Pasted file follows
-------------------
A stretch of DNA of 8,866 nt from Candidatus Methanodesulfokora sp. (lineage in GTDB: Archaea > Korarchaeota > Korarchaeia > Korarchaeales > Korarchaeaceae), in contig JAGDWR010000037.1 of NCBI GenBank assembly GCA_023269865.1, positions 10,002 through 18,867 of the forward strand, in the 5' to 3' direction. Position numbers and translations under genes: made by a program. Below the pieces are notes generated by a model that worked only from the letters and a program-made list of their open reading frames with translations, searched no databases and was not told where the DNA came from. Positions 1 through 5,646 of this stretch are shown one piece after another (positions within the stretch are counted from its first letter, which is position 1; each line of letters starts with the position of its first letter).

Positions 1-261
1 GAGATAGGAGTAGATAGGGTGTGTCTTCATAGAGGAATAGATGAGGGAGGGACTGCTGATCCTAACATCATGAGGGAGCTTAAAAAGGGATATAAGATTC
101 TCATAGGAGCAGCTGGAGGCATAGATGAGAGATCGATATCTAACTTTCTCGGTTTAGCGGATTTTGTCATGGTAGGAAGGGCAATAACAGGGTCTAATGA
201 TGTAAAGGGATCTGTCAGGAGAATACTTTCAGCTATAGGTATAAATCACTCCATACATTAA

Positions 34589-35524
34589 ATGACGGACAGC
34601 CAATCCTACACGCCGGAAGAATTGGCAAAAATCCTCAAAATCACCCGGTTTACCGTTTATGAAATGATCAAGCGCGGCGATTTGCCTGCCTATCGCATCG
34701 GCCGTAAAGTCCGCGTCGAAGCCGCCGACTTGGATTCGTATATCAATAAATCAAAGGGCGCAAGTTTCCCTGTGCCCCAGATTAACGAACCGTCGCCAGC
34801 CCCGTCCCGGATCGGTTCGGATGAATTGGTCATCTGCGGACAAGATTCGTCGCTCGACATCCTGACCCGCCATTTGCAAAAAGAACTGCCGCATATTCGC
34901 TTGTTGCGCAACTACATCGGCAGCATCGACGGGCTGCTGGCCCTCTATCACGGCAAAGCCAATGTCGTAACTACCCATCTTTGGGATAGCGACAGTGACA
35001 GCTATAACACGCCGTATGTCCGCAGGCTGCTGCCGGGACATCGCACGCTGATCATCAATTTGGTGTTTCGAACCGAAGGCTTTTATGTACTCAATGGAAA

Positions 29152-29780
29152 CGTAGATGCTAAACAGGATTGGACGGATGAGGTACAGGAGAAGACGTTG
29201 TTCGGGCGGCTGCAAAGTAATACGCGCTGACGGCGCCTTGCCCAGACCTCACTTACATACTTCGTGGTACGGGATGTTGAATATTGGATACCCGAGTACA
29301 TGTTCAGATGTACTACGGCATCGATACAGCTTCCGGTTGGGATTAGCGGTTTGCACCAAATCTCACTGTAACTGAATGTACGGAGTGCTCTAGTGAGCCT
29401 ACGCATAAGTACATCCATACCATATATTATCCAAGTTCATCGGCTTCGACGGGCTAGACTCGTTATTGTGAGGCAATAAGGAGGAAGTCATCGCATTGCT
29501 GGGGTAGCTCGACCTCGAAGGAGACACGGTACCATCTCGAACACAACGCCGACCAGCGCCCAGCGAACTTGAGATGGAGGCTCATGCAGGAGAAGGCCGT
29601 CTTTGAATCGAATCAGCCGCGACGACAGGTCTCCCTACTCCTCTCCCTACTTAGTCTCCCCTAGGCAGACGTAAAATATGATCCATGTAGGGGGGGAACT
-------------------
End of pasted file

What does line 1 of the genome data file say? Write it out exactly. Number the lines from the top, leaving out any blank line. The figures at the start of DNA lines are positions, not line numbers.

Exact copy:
A stretch of DNA of 8,866 nt from Candidatus Methanodesulfokora sp. (lineage in GTDB: Archaea > Korarchaeota > Korarchaeia > Korarchaeales > Korarchaeaceae), in contig JAGDWR010000037.1 of NCBI GenBank assembly GCA_023269865.1, positions 10,002 through 18,867 of the forward strand, in the 5' to 3' direction. Position numbers and translations under genes: made by a program. Below the pieces are notes generated by a model that worked only from the letters and a program-made list of their open reading frames with translations, searched no databases and was not told where the DNA came from. Positions 1 through 5,646 of this stretch are shown one piece after another (positions within the stretch are counted from its first letter, which is position 1; each line of letters starts with the position of its first letter).